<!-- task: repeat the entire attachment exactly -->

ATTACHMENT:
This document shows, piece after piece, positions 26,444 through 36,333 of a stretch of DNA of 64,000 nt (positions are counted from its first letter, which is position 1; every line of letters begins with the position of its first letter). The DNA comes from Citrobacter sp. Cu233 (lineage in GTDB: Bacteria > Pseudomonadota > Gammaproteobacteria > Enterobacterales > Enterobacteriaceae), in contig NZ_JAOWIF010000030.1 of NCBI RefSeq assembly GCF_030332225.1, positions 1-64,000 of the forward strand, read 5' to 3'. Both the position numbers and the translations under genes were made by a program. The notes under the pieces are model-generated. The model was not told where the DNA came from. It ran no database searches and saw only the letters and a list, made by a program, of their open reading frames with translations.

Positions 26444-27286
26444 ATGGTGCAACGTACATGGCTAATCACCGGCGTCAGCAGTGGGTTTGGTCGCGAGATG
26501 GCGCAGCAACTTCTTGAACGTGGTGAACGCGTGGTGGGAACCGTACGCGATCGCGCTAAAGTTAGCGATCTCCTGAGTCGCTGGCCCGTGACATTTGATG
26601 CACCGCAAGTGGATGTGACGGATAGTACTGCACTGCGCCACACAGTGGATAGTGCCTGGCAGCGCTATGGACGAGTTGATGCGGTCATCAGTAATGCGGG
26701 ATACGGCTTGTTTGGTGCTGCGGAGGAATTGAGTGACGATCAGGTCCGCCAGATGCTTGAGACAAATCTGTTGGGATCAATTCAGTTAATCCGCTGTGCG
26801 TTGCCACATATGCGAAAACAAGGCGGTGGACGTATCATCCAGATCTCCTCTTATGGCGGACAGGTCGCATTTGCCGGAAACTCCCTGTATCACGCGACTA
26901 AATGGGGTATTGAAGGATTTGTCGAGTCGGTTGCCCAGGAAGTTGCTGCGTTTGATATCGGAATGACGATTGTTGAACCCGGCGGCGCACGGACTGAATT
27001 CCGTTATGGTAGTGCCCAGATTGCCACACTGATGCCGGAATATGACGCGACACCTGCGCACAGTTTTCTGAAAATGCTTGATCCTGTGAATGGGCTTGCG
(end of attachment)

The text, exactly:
This document shows, piece after piece, positions 26,444 through 36,333 of a stretch of DNA of 64,000 nt (positions are counted from its first letter, which is position 1; every line of letters begins with the position of its first letter). The DNA comes from Citrobacter sp. Cu233 (lineage in GTDB: Bacteria > Pseudomonadota > Gammaproteobacteria > Enterobacterales > Enterobacteriaceae), in contig NZ_JAOWIF010000030.1 of NCBI RefSeq assembly GCF_030332225.1, positions 1-64,000 of the forward strand, read 5' to 3'. Both the position numbers and the translations under genes were made by a program. The notes under the pieces are model-generated. The model was not told where the DNA came from. It ran no database searches and saw only the letters and a list, made by a program, of their open reading frames with translations.

Positions 26444-27286
26444 ATGGTGCAACGTACATGGCTAATCACCGGCGTCAGCAGTGGGTTTGGTCGCGAGATG
26501 GCGCAGCAACTTCTTGAACGTGGTGAACGCGTGGTGGGAACCGTACGCGATCGCGCTAAAGTTAGCGATCTCCTGAGTCGCTGGCCCGTGACATTTGATG
26601 CACCGCAAGTGGATGTGACGGATAGTACTGCACTGCGCCACACAGTGGATAGTGCCTGGCAGCGCTATGGACGAGTTGATGCGGTCATCAGTAATGCGGG
26701 ATACGGCTTGTTTGGTGCTGCGGAGGAATTGAGTGACGATCAGGTCCGCCAGATGCTTGAGACAAATCTGTTGGGATCAATTCAGTTAATCCGCTGTGCG
26801 TTGCCACATATGCGAAAACAAGGCGGTGGACGTATCATCCAGATCTCCTCTTATGGCGGACAGGTCGCATTTGCCGGAAACTCCCTGTATCACGCGACTA
26901 AATGGGGTATTGAAGGATTTGTCGAGTCGGTTGCCCAGGAAGTTGCTGCGTTTGATATCGGAATGACGATTGTTGAACCCGGCGGCGCACGGACTGAATT
27001 CCGTTATGGTAGTGCCCAGATTGCCACACTGATGCCGGAATATGACGCGACACCTGCGCACAGTTTTCTGAAAATGCTTGATCCTGTGAATGGGCTTGCG